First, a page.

Skip to content

St. Albert signs MOU on new regional transit collaboration

'Streamlined bureaucracy' aims to coordinate individual services

St. Albert Chief Administrative Officer Bill Fletcher is one of nearly a dozen signatories of a new memorandum of understanding for regional transit collaboration involving 11 Edmonton-and-area municipalities.

The memorandum of understanding (MOU) is non-binding, has a five-year term after which the signatories can decide to extend it or dissolve the agreement, and does not require any financial commitment from the municipalities involved, Fletcher said. 

“The MOU is the result of some ongoing discussions among municipalities on how we can align our efforts to improve service for transit riders in our region,” Fletcher said. “The major benefit of the ongoing discussions will be to explore ways we can coordinate the individual transit services of our respective municipalities to better serve the needs of residents in the region.”

Fletcher is the highest-ranking city staff member, and has held the CAO position since being hired by city council in June 2022.

He said St. Albert Transit will remain responsible for its own operations, and nothing will change in terms of how transit is funded.

“There's no sort of turf wars or any concerns about who owns what or who does what, because ultimately, it's just a venue that allows us to find solutions to be more effective across the entirety of the region,” he said.

One thing he hopes to see five years from now is improved route planning.

“Do I care if a St. Albert resident is on an ETS bus or St. Albert bus if it gets them where they need to go?" Fletcher said. "Conceptually, it shouldn't matter and we should be able to figure that out, and potentially prevent some duplication of routes as we look at the expansion across the region.”

Besides St. Albert, the other municipalities whose CAOs or city managers have signed onto the MOU are: Beaumont, Devon, Edmonton, Fort Saskatchewan, Leduc, Leduc County, Parkland County, Spruce Grove, Stony Plain, and Strathcona County.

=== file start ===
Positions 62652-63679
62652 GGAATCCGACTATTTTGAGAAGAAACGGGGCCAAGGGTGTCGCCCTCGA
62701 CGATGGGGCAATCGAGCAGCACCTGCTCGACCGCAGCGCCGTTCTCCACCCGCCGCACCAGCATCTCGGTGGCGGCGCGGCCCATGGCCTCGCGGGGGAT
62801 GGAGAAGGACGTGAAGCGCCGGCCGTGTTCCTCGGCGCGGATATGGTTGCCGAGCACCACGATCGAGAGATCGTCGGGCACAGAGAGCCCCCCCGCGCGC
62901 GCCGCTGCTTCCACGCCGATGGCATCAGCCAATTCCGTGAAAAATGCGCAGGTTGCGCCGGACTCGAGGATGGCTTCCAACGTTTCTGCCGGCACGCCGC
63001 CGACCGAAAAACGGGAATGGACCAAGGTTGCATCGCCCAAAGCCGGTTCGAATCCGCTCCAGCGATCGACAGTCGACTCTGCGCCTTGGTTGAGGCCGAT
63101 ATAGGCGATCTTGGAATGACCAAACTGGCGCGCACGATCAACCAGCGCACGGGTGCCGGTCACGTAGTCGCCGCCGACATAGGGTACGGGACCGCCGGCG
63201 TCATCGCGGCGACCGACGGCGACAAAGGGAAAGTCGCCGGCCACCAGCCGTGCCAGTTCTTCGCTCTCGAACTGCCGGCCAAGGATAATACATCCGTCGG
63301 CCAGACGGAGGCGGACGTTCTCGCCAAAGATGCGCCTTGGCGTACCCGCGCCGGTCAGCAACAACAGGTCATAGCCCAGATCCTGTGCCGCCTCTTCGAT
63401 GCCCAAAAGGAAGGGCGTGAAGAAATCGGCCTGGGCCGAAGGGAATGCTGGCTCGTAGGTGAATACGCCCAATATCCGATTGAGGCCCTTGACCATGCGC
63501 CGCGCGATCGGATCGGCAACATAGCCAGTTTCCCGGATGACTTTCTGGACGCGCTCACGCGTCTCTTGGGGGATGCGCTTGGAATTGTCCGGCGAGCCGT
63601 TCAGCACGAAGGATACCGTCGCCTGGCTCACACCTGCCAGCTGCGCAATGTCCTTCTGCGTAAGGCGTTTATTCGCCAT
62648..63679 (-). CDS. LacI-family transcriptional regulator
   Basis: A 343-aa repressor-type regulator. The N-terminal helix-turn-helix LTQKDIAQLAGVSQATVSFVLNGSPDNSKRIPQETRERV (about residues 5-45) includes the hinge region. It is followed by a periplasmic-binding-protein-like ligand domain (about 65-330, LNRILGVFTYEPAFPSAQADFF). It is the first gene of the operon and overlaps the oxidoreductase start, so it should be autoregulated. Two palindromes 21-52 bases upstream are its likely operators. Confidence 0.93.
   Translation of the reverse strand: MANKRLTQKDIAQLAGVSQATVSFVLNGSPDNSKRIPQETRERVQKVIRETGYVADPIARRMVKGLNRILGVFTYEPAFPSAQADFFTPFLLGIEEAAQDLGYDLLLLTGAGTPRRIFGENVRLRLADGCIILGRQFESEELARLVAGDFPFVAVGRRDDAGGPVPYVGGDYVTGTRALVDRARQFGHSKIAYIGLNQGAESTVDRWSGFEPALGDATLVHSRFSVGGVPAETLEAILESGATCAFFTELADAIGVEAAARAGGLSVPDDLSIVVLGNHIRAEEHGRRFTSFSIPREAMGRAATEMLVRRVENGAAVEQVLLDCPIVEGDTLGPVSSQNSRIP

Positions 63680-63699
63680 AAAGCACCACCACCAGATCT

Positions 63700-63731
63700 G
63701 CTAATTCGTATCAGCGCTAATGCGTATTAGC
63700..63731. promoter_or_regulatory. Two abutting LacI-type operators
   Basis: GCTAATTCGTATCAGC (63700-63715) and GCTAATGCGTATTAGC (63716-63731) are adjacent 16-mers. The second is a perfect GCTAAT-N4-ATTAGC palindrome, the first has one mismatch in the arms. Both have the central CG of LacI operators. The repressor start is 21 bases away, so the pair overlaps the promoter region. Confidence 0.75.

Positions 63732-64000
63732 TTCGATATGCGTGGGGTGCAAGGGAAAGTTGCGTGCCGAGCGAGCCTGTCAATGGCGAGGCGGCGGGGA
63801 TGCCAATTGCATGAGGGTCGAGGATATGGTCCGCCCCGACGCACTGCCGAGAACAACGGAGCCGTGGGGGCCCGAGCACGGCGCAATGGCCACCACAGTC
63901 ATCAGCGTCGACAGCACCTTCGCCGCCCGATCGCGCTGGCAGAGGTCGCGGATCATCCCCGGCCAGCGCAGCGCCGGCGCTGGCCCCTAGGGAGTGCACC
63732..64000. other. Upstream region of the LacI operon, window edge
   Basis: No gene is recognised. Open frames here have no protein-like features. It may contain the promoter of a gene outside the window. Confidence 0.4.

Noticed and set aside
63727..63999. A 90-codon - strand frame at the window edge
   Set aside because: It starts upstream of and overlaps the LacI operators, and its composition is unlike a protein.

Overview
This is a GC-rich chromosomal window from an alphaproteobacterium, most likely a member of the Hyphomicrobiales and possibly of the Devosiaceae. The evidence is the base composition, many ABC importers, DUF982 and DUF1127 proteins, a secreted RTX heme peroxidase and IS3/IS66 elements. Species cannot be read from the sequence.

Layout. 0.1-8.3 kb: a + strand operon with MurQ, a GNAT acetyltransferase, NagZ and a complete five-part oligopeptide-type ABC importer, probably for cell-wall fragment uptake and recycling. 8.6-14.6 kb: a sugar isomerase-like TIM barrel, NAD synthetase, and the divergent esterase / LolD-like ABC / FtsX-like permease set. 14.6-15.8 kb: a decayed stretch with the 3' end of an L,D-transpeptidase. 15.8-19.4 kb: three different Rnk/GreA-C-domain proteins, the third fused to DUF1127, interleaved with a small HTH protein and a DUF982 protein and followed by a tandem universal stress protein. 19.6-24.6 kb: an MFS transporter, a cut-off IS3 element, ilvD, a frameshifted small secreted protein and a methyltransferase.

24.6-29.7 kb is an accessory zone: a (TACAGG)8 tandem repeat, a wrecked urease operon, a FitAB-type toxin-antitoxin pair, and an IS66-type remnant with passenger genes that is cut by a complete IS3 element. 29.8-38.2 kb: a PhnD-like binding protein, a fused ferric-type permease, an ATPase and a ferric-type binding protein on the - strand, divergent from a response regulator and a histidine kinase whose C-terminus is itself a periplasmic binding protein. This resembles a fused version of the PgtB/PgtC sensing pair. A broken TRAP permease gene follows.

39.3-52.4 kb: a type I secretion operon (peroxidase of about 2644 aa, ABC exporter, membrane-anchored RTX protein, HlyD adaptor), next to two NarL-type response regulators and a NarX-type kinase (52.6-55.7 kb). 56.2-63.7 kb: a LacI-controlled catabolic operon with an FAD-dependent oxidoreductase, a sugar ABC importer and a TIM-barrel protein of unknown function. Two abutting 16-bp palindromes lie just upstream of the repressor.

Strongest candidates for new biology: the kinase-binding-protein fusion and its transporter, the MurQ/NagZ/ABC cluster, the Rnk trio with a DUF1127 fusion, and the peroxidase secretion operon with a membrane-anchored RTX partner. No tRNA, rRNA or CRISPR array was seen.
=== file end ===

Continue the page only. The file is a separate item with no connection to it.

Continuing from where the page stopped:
Strathcona County CAO Darrell Reid is serving as the chair of the “Regional Transit CAO Roundtable,” according to a Jan. 18 news release from the City of Edmonton.

Reid said he thinks this new regional transit initiative can be thought of as “streamlined bureaucracy.”

“It's allowing the municipalities to really quickly try some things that the evidence says makes good sense to try,” Reid said, referring to a couple of recent examples of transit changes in the region, such as St. Albert's Nakî Transit Centre recently being used as a park and ride starting point for Edmonton Transit Service event services.

“We're able to make these tweaks and changes to service levels and kind of figure out how to each use our resources to provide great service to the region, and it happens very quickly now,” Reid said. “If things don't work exactly as you hoped they were going to, you can make adjustments really easily and quickly, and I think that success will lead to further changes and further evolution of the system as a whole.”

“We're already seeing wins and I think those wins will lead to more wins and we'll keep going forward.”